Click one of the flags below to view the full newspaper.


Once again the “World Human Powered Speed Challenge” at Battle Mountain in Nevada, Sept. 8-14, will draw teams from many nations around the world. These young people, representing the Kingdom of the Netherlands, constitute the athletic team ensemble for the women’s division in recumbent bicycles. From left are Linda Vermeulen, Jennifer Breet, Rosa Bas, Martijn van der Wal, Emma van Dijk and Jan– Douwe Seigers. Photo by Gregg Scott

Human powered speed record on the line for this Dutch team

There are quite a number of folks around the Lake Almanor area that remember the Delft/Netherlands University team that competed in the 2018 World Human Powered Speed Challenge in Battle Mountain, Nevada.

That memory is probably because the ladies that competed last year lived and trained for several weeks right here in Lake Almanor/Chester and made numerous friends and followers as a result.

Most will also remember that Jennifer Breet and Lieke de Cock took first and second place in the women’s division in recumbent bicycles and came very close to breaking the world record.

The visiting group was quite taken with our local countryside and residents of the Almanor Basin and as a result they recommended that this year’s team come here as well.

This year’s Dutch team contingent is a little smaller because the highly technical and somewhat fragile cycle was shipped directly to Battle Mountain this year and the tech team went with it, but the athletic team is once again living and training here in Almanor.

One of the most subtle aspects of being here is the elevation. When your homeland is below sea level, competing in Battle Mountain at an elevation of roughly 4,500 feet can present some real challenges.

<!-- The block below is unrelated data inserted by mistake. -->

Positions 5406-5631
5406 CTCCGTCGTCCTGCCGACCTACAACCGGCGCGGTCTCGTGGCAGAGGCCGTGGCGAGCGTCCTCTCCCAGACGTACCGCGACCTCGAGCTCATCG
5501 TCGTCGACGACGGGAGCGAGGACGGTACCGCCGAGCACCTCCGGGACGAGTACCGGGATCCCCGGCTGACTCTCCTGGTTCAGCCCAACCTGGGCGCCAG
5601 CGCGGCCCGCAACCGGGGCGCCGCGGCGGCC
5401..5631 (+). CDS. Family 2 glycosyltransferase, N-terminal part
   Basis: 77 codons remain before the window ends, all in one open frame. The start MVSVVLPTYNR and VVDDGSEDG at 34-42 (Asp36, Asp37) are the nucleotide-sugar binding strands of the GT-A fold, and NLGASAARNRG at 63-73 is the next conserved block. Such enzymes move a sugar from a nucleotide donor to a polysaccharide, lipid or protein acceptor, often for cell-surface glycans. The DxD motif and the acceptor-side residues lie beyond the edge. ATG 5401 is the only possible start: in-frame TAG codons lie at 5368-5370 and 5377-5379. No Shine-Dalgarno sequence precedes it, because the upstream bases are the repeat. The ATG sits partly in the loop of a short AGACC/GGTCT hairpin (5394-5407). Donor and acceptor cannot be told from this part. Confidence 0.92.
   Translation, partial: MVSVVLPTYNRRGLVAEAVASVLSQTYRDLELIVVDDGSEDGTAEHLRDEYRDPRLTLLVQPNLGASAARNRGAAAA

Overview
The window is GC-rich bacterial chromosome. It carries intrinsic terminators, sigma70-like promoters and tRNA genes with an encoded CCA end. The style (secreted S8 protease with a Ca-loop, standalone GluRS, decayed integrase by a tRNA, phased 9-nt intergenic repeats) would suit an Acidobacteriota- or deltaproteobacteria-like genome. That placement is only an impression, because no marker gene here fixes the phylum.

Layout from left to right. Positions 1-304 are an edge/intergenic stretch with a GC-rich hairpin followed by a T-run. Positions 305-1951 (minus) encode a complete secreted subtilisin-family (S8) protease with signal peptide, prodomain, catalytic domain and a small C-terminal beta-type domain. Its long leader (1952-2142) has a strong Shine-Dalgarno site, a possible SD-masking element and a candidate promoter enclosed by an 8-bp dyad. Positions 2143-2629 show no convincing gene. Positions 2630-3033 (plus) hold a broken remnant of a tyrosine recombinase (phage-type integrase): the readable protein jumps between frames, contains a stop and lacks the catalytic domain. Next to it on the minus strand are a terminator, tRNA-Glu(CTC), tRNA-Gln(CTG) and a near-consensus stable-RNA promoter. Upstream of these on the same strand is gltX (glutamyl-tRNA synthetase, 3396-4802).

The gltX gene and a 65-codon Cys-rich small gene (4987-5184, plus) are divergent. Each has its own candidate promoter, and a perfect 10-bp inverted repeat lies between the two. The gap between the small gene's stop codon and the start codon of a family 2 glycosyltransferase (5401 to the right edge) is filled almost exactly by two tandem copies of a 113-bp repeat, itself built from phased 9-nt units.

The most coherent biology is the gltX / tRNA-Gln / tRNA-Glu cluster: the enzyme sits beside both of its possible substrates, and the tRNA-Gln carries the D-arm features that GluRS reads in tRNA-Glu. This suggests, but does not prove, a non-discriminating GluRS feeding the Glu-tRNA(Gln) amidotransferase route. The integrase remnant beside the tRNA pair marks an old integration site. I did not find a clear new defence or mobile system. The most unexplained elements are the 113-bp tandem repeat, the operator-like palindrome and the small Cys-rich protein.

Tada! Lake Almanor to the rescue! Beautiful mountain scenery with friendly mountain people to encourage them along the way.

The reference to the Dutch team is becausethe Dutch are the peoplewholivein theNetherlands, or those that come from theNetherlands and therefore are often referred to as Dutch in lieu of “Hollanders” or “Nederlanders.”

This year’s athletic team is completing their physical training in the Lake Almanor area and their recumbent bicycle work in Indian Valley.

Linda Vermeulen is in charge of the overall process of selection and training of the athletes as well as doing analytic research.

Martijn van der Wal is also a research analyst and establishing race protocols.

The athletes are Rosa Bas and Jennifer Breet, who was chosen to compete for a second year.

Emma van Dijk is the training coach and responsible for race instructions for Breet and Jan-Douwe Seigers is her counterpart for Bas.

All of these young people have at least one university degree in varying areas, some of which are directly related to human power science.

Athlete Bas has a degree in physical therapy and Breet has a degree in what would probably be called international affairs in the U.S. and a law degree.

The team was quick to point out that there have been improvements on this year’s bicycle as well. Some subtle, but most obvious is that the front wheel size has been increased which means the gear ratios and exterior shape of the shell has also been changed.

All the technical modifications as well as training techniques are to accomplish the group’s ultimate goal of again winning the competition as well as setting a new world record.

Lake Almanor extends good luck wishes to our friends from the Netherlands.

Click here to submit a letter to the editor about this post that will be published in our newspaper.